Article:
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JMoo On

The law in Arizona

phxpilot wrote:

Unfortunately this is not the case. There are several intersections in the City of Phoenix that the cameras detect right on red violations. That being said, none of the intersections are posted "No Right On Red." The cameras detect failure to stop for a red light violations and are backed up by video. I can't speak for other cities in the metro area, but beware in Phoenix.

The law in Arizona is quite clear. If there is no sign saying "No Right On Red" or "No Turn On Red", it is perfectly legal to stop at a red light and then turn right if the traffic is clear. Whether the camera "detects" anything is up to the system, but there will be no enforceable ticket if there was a complete stop and the traffic was clear as long as there is no posted sign to the contrary.

Rolling Right

I read that cameras to detect not coming to a full stop on a (red)/right turn are going in now because they will be bigger revenue generators than red light or speed cameras. If that is the case, do they have to be marked as such like red light cameras? Will we be able to download such cameras from POI Factory or will they be included with red light cameras?

Rolling Right

Robert Daniel wrote:

I read that cameras to detect not coming to a full stop on a (red)/right turn are going in now because they will be bigger revenue generators than red light or speed cameras. If that is the case, do they have to be marked as such like red light cameras? Will we be able to download such cameras from POI Factory or will they be included with red light cameras?

You are right! In Nassau County NY right-on-red is the big revenue generator and the cause of a big controversy because this was never mentioned in the discussion by the county legislature before the law was passed! Right-on-red cameras are also straight-on-red cameras, and very many of them are included in the POI Factory red light camera file. In Nassau County NY they are marked with small signs and on the county website, but for most of the country, it is secret.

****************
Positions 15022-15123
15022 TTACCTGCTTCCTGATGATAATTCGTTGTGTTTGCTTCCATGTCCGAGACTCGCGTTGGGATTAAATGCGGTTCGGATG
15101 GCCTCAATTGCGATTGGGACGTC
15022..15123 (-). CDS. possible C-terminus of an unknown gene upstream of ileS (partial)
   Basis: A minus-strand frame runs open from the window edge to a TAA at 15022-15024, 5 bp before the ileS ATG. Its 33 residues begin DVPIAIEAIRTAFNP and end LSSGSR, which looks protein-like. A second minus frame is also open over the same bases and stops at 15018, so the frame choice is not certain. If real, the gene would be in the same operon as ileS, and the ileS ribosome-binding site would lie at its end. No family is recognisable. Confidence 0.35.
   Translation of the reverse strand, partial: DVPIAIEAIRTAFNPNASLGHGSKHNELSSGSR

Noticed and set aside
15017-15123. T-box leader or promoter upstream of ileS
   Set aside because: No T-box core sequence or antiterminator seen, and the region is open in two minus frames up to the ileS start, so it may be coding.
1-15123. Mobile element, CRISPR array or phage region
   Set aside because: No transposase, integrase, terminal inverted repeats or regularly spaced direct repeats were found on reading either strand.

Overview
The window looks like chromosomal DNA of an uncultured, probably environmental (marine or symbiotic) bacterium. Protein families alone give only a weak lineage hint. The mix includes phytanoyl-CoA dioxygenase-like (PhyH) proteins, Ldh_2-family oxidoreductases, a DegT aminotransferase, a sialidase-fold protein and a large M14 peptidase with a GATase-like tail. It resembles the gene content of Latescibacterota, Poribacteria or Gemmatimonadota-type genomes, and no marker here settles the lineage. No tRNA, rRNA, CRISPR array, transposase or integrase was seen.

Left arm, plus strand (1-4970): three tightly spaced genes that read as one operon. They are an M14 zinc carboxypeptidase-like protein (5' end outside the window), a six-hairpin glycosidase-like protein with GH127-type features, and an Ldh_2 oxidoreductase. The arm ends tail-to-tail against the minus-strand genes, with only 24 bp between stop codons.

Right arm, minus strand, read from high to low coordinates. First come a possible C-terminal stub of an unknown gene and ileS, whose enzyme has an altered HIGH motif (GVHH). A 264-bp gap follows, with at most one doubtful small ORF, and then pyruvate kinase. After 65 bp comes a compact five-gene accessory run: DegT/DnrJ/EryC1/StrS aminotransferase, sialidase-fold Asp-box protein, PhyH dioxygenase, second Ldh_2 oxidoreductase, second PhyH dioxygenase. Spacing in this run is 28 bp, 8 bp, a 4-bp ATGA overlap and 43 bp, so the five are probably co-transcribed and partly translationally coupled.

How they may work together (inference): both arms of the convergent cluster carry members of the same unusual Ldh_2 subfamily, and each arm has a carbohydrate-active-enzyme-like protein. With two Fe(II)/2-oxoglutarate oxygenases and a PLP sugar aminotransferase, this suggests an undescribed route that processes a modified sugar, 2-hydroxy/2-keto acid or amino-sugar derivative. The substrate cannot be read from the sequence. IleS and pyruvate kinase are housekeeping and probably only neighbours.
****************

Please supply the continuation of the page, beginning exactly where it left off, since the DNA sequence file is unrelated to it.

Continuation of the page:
dobs108 - nuvi 760

Illegality of Rolling Stops Is No Secret

Rolling through a stop sign or a red light has ALWAYS been illegal as far as I know. Even if right on red is allowed, you must come to a complete stop before making the turn.

I have received two tickets in 40 years of driving for rolling through stop signs. Each time I saw there was no cross traffic coming. But I did not notice that a cop was also there to observe me slow down and roll through the stop. So how observant was I???

If I had just stopped for 3 - 5 seconds each time I could have saved $150 (30 years ago that was a LOT of money). My experience and the tickets have made me aware of the law. Now I just stop at all stop signs and red lights, and only proceed when safe to do so.

Turn Right, Turn Left!!

In Manitoba:

If you are turning from a one-way to another one-way street, it’s legal to make a left turn on a red light, provided there is no sign prohibiting it; you come to a complete stop, and don’t interfere with other traffic or pedestrians.

I wonder how that works with red light camneras? I sure wouldn't make the turn to the far lane.

Hollywood stops

Yes, they always have been. LOL!

People in my area just drive like the stop sign wasn't even there. I've found the only thing that has saved my bacon was defensive driving.

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nüvi 3790T | nüvi 775T | Those who make peaceful revolution impossible, will make violent revolution inevitable ~ JFK

One-way intersections probably not the most dangerous

computerperson wrote:

In Manitoba:

If you are turning from a one-way to another one-way street, it’s legal to make a left turn on a red light, provided there is no sign prohibiting it; you come to a complete stop, and don’t interfere with other traffic or pedestrians.

I wonder how that works with red light camneras? I sure wouldn't make the turn to the far lane.

While we all know that red-light cameras are really for revenue generation, they have to justify them as being all about safety. So they will naturally target dangerous intersections. My guess is that intersections of two one way streets don't normally rank high on the list of problem intersections. So unless ALL intersections get enforcement cameras, you likely won't run across this situation.

Patrick

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Garmin nüvi 200 (my first GPS), 780, & 3700 Series. And a Mac user.

Left-On-Red One-Way Intersections

Guttermouth wrote:
computerperson wrote:

In Manitoba:

If you are turning from a one-way to another one-way street, it’s legal to make a left turn on a red light, provided there is no sign prohibiting it; you come to a complete stop, and don’t interfere with other traffic or pedestrians.

I wonder how that works with red light cameras? I sure wouldn't make the turn to the far lane.